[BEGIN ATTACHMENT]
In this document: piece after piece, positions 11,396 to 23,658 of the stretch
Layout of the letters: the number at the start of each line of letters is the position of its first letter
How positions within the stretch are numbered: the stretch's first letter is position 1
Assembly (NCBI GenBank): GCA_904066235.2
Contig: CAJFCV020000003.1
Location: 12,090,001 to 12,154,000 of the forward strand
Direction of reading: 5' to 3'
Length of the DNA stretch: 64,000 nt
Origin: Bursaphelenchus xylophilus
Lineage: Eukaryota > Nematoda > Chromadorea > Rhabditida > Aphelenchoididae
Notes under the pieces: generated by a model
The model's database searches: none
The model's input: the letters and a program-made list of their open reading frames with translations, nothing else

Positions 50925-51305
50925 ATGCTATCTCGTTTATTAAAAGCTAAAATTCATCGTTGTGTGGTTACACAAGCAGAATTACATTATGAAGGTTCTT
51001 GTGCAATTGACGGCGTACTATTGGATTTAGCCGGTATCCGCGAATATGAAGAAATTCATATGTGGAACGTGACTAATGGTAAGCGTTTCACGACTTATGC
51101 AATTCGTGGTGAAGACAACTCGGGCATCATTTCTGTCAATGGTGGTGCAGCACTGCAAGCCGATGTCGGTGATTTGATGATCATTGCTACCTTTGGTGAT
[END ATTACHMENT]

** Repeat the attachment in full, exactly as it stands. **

In this document: piece after piece, positions 11,396 to 23,658 of the stretch
Layout of the letters: the number at the start of each line of letters is the position of its first letter
How positions within the stretch are numbered: the stretch's first letter is position 1
Assembly (NCBI GenBank): GCA_904066235.2
Contig: CAJFCV020000003.1
Location: 12,090,001 to 12,154,000 of the forward strand
Direction of reading: 5' to 3'
Length of the DNA stretch: 64,000 nt
Origin: Bursaphelenchus xylophilus
Lineage: Eukaryota > Nematoda > Chromadorea > Rhabditida > Aphelenchoididae
Notes under the pieces: generated by a model
The model's database searches: none
The model's input: the letters and a program-made list of their open reading frames with translations, nothing else

Positions 50925-51305
50925 ATGCTATCTCGTTTATTAAAAGCTAAAATTCATCGTTGTGTGGTTACACAAGCAGAATTACATTATGAAGGTTCTT
51001 GTGCAATTGACGGCGTACTATTGGATTTAGCCGGTATCCGCGAATATGAAGAAATTCATATGTGGAACGTGACTAATGGTAAGCGTTTCACGACTTATGC
51101 AATTCGTGGTGAAGACAACTCGGGCATCATTTCTGTCAATGGTGGTGCAGCACTGCAAGCCGATGTCGGTGATTTGATGATCATTGCTACCTTTGGTGAT